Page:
• We favor the earliest possible intervention in cases of student impairment, while personal, financial, mental, and physical resources are intact and before damage has been done to self or the public.
  • All actions taken in the area of impaired medical students by the LKSOM are intended to protect the public interest and the integrity of the medical profession.
  • Referral of a student to the Academic Standards and Promotions Committee for further action will only be considered when the impaired student refuses assistance as prescribed. 


The process of identifying alleged impaired students must be conducted with strict confidentiality.


An impaired student seeking help may call or contact in person any member of the Office of Student Affairs, or (s)he may go directly to the Temple University or LKSOM counseling service. The student may be recommended for evaluation and treatment by the Physicians’ Health Program.


The Office of Student Affairs accepts from any reasonable party (e.g., physician, medical school administration, medical student, other medical school professional staff, patient, student’s spouse, etc.) information concerning an allegedly impaired student. Said party shall call or contact a member of the Office of Student Affairs. The contact will be asked the name of the student thought to be impaired and the general nature of the complaint. The contact will be assured (s)he may remain anonymous.


In the case of involuntary referral, the Associate Dean for Student Affairs or his/her designee will reach out to the student within 30 days of the contact. The person evaluating the case will treat all information as confidential.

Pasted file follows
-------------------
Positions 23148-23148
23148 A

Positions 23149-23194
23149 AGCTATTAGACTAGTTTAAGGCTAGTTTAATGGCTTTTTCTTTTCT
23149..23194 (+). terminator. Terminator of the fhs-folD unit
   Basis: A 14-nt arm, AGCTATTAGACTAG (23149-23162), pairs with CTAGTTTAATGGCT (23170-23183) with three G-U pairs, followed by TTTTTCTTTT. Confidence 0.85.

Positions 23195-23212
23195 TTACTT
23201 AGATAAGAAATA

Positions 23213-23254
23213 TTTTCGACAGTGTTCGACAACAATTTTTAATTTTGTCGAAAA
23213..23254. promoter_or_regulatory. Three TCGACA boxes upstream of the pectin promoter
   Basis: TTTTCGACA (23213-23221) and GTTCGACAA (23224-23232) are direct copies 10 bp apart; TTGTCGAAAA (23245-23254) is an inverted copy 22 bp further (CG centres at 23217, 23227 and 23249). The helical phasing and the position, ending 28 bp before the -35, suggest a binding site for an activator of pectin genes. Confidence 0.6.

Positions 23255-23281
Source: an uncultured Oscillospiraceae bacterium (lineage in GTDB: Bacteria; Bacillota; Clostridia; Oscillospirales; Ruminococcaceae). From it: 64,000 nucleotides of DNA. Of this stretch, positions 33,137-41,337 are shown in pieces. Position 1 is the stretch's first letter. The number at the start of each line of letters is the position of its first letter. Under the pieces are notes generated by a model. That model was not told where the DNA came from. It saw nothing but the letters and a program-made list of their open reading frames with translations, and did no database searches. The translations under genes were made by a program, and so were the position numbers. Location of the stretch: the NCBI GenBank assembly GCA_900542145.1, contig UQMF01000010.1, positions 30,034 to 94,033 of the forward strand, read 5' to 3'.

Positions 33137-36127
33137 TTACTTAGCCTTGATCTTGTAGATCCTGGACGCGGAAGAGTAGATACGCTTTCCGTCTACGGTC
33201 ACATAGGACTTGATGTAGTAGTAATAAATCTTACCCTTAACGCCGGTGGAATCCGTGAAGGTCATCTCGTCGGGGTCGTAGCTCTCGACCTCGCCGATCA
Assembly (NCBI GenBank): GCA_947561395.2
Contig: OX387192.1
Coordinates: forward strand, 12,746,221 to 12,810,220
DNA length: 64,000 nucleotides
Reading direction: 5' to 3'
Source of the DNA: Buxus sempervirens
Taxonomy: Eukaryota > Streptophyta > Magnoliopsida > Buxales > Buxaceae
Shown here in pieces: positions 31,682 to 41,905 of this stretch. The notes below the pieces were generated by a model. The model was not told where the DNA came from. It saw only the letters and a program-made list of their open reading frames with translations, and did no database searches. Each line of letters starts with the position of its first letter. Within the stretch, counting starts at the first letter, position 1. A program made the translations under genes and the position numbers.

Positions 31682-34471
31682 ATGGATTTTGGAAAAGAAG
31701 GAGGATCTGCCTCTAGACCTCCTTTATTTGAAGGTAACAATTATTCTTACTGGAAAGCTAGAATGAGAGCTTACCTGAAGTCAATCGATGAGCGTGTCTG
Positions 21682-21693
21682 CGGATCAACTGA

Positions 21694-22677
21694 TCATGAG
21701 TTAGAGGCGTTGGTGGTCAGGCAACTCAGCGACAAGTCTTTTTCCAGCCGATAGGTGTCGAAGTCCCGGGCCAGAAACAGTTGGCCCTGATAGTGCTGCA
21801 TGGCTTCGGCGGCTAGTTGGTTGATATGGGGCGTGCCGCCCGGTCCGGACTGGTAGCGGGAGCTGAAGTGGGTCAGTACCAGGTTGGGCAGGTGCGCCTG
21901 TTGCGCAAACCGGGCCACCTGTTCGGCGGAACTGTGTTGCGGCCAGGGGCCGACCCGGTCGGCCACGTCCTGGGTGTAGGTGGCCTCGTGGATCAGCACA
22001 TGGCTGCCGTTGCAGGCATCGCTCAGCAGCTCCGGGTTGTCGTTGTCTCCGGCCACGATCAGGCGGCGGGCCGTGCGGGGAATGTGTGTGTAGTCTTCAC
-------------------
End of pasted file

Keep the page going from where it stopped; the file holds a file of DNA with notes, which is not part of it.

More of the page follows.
In the case of involuntary referral, if sufficient cause exists to justify contacting the student thought to be impaired, a counselor or a member of the Office of Student Affairs will be designated to speak with the student, family members and others in an appropriate setting with the permission of the impaired student, to present that student with the documentation that impairment exists, and to express the concerns of his/her colleagues and family. 

Regardless of the referral source, the Office of Student Affairs will:

  • Encourage the impaired student to seek help voluntarily, or assist him/her into active treatment;
  • Maintain and encourage his/her cooperation in treatment;
  • Make every effort to assist the impaired student to continue his/her education insofar as (s)he is considered able to do so by the physician in charge of the treatment;
  • Refer the impaired student to the Physicians’ Health Program for assessment and treatment recommendations.
  • Support the impaired student to request a leave of absence if treatment requires a leave of absence; the Office of Medical Education shall not be informed as to the specific reason for the leave.


The Associate Dean for Student Affairs or his/her designee will request appropriate follow-up from the Physicians' Health Program (through the Pennsylvania Medical Society) as deemed necessary. This may take the form of requesting no contact unless a problem arises or requesting periodic monitoring, depending on the nature of the case. Monitoring may be requested verbally or in writing.

When a student is considered rehabilitated, restored, and able to continue the educational process, the intervention is concluded. This may require several years. All records shall be maintained until the conclusion of the case follow-up. The Physicians' Health Program will serve as a resource to the impaired student for assistance with issues related to applying for residency and obtaining medical licensure.

When all efforts fail and the degree of impairment of the student's performance threatens the public trust, the matter will be reported to the Academic Standards and Promotions Committee for management in accordance with the grading and promotional policies of the LKSOM.

Return to the Student Affairs page of the MD Student and Faculty Handbook